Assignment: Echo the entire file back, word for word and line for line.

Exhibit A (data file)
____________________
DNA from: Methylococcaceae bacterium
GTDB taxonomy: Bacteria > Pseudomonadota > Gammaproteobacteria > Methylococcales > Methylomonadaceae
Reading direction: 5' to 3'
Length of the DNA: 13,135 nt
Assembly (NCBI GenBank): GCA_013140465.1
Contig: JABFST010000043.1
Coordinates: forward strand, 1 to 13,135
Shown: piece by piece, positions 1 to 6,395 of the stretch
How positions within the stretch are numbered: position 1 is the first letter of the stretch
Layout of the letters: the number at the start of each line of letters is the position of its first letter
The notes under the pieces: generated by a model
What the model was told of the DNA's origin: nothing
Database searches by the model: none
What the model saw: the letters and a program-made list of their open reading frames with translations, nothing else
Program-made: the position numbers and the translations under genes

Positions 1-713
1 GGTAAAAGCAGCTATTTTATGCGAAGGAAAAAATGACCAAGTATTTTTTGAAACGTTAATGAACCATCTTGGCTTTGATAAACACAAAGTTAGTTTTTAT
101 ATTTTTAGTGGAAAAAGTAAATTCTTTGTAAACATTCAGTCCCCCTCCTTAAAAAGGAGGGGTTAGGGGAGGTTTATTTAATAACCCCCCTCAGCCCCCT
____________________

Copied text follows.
DNA from: Methylococcaceae bacterium
GTDB taxonomy: Bacteria > Pseudomonadota > Gammaproteobacteria > Methylococcales > Methylomonadaceae
Reading direction: 5' to 3'
Length of the DNA: 13,135 nt
Assembly (NCBI GenBank): GCA_013140465.1
Contig: JABFST010000043.1
Coordinates: forward strand, 1 to 13,135
Shown: piece by piece, positions 1 to 6,395 of the stretch
How positions within the stretch are numbered: position 1 is the first letter of the stretch
Layout of the letters: the number at the start of each line of letters is the position of its first letter
The notes under the pieces: generated by a model
What the model was told of the DNA's origin: nothing
Database searches by the model: none
What the model saw: the letters and a program-made list of their open reading frames with translations, nothing else
Program-made: the position numbers and the translations under genes

Positions 1-713
1 GGTAAAAGCAGCTATTTTATGCGAAGGAAAAAATGACCAAGTATTTTTTGAAACGTTAATGAACCATCTTGGCTTTGATAAACACAAAGTTAGTTTTTAT
101 ATTTTTAGTGGAAAAAGTAAATTCTTTGTAAACATTCAGTCCCCCTCCTTAAAAAGGAGGGGTTAGGGGAGGTTTATTTAATAACCCCCCTCAGCCCCCT